ON COMRADE FRED LUMBUYE’S CASE
By David Lewis Rubongoya
There have been numerous questions and concerns regarding the case of comrade Fred Lumbuye Kajjubi, a renowned political activist. In this post, I want to clarify on the efforts made thus far.
It is important to note the following:
1. When we learnt of the arrest or kidnap of comrade Lumbuye, we were very concerned. We set out to contact our diaspora leadership team in Turkey, but unfortunately they did not have a lot of information regarding this case.
2. We contacted some of Lumbuye’s close friends to try and establish what information they had on the matter. They connected the team to a lawyer based in Turkey – One Mustafa Demir, who they said was responsible for the case.
3. That lawyer did not allow Hon. Zaake (who was traveling to Turkey) or anyone else to see him physically although he spoke to them on phone. He demanded legal fees worth 71,000 USD. We all thought this was a lot of money, and different people tried to negotiate the amount down, but they were unsuccessful.
4. Our diaspora leadership team set out to fundraise for the legal fees, while we engaged other processes. Many Ugandans in the diaspora responded to the call and contributed money through the different diaspora chapters (countries).
5. At some point Mr. Okello Oryem, Gen. Museveni’s minister for foreign affairs came out and claimed Lumbuye was being transported to Uganda and that he would arrive last Saturday morning. Several team members, including Hon. Muwadda were at the airport all night, and did not see Lumbuye being brought in that day. We had put the legal teams on alert to immediately take on the case upon his arrival, which didn’t happen. We engaged with the Turkish embassy in Uganda, but they did not disclose any information. Efforts to get information from the Ugandan authorities have also been futile to date.
6. In Turkey, efforts were ongoing to try and engage the lawyer over there, but for reasons best known to him, he was hesitant to meet any of our people. It was at that point that we took a decision to send part of our legal team to Turkey to establish what exactly was going on. We reasoned that it would be improper, even if the required money was raised, to just hand it over to someone who no body had been allowed to meet physically. Secondly, we wanted at least one of our lawyers to be taken to where Lumbuye is being held for a proper understanding of the situation.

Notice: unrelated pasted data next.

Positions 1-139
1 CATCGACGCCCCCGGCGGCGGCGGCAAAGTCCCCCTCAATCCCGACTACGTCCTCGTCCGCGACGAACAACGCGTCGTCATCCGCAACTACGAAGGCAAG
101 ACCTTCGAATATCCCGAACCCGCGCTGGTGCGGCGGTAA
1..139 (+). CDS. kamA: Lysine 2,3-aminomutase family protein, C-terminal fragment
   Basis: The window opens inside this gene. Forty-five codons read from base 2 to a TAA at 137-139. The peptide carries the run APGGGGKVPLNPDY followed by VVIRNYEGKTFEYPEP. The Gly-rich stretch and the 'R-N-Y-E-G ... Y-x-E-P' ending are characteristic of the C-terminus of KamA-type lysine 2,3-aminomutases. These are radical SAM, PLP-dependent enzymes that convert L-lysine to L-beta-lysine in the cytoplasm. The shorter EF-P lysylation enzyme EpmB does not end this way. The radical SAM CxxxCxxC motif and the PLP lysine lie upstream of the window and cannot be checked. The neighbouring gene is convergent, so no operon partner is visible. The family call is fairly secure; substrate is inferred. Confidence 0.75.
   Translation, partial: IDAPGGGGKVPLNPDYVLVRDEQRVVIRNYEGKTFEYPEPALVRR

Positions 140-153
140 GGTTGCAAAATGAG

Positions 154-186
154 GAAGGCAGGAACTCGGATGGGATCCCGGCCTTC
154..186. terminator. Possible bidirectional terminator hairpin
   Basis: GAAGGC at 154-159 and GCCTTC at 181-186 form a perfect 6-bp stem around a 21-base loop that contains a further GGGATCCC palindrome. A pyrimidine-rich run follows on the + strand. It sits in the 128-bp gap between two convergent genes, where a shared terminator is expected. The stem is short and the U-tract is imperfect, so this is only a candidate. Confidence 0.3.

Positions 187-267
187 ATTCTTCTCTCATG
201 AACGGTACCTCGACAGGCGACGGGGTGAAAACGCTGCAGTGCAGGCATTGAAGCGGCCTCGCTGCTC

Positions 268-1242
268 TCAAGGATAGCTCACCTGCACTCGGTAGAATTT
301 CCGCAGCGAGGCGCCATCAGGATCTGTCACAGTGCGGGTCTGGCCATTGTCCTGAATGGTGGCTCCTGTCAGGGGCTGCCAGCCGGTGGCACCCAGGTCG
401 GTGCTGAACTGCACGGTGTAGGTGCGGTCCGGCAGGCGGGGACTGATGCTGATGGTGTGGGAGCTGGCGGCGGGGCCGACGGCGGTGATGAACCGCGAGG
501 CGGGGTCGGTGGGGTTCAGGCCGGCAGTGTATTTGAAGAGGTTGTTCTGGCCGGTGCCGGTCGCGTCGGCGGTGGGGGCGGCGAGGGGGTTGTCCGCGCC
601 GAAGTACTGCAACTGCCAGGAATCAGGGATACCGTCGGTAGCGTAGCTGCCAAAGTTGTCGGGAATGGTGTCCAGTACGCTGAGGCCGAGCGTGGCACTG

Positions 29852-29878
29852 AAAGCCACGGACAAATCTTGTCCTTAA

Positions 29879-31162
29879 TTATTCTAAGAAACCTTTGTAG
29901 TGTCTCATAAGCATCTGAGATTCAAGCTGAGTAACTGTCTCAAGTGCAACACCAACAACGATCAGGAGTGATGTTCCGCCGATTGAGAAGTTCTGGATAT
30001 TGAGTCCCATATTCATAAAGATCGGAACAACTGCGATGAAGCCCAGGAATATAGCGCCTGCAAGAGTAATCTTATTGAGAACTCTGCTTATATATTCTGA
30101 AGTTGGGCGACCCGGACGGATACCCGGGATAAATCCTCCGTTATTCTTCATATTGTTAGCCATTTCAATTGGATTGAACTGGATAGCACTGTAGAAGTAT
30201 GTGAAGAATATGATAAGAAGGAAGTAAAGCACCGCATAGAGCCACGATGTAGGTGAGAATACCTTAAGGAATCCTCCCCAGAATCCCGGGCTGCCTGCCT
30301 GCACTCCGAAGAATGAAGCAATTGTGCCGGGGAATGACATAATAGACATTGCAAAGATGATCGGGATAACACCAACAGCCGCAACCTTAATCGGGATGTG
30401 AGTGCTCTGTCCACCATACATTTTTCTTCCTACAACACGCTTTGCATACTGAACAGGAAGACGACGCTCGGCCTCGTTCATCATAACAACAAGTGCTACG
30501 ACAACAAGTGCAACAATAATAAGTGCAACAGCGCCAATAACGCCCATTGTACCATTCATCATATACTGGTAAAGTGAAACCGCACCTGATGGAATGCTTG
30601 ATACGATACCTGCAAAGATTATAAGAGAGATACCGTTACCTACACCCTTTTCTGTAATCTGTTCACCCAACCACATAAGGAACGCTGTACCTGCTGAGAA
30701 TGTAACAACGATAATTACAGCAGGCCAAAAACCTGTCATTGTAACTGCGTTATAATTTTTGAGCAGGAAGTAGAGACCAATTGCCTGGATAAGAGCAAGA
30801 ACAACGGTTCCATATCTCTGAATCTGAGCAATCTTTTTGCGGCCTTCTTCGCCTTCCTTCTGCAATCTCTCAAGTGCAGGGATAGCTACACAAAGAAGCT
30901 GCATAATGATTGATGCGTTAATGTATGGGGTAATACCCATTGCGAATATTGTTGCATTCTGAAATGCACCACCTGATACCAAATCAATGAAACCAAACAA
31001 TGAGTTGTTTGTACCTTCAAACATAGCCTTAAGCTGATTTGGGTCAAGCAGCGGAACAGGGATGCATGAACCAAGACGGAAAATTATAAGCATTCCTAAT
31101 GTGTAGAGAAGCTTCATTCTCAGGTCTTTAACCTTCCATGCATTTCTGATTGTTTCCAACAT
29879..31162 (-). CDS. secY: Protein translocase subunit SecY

7. Therefore Comrade Wameli Anthony and Comrade Muwadda Nkunyinji left Uganda for Turkey. Upon arrival, they attempted to meet the lawyer, but he declined to meet them. Hon. Muwadda visited the law firm which the lawyer ostensibly heads, but he only interacted with his juniors. The following day, they both went back to the lawyer’s chambers and waited all day for the lawyer to see them, but he did not show up. It is important to note that all the earlier statements made by different leaders regarding this case were premised on the assurances given by the lawyer, who was introduced to the team by Lumbuye’s known friends.
8. It was at that point that Wameli and Muwadda decided to engage another lawyer in Turkey (Adnan Sahin) because the interest was in knowing where Lumbuye is being held and what assistance he requires. For the past two days, the new lawyer has been very cooperative and helpful. Together, they have contacted different Turkish authorities and visited some detention centres for information. Although they have gotten some leads, they haven’t been able to establish with certainity where Lumbuye is.
9. We have assurance from our diaspora leadership team that all the money collected for this case thus far is still intact, and it is still in the hands of the respective diaspora chapters.
10. In Uganda, part of the legal team yesterday filed a habeas corpus application seeking to compel the regime to produce Lumbuye before a competent court if he is in their custody. The premise of this application is that the minister owned Lumbuye and claimed he was being returned to Uganda. There has also been unconfirmed information that he was stealthily brought into the country. We also saw a temporary travel document being circulated online but we couldn’t ascertain its authenticity.
11. In conclusion, it is difficult to tell with certainity where Fred Lumbuye is at the moment. He may still be in Turkey, but he might have been brought into Uganda mafia-style. That is why our efforts have been multi-pronged.
As soon as we have new information, it will be shared accordingly.
We continue to appreciate all Ugandans abroad and at home for their interest in this matter and continue to call for action to see that comrade Lumbuye regains his freedom.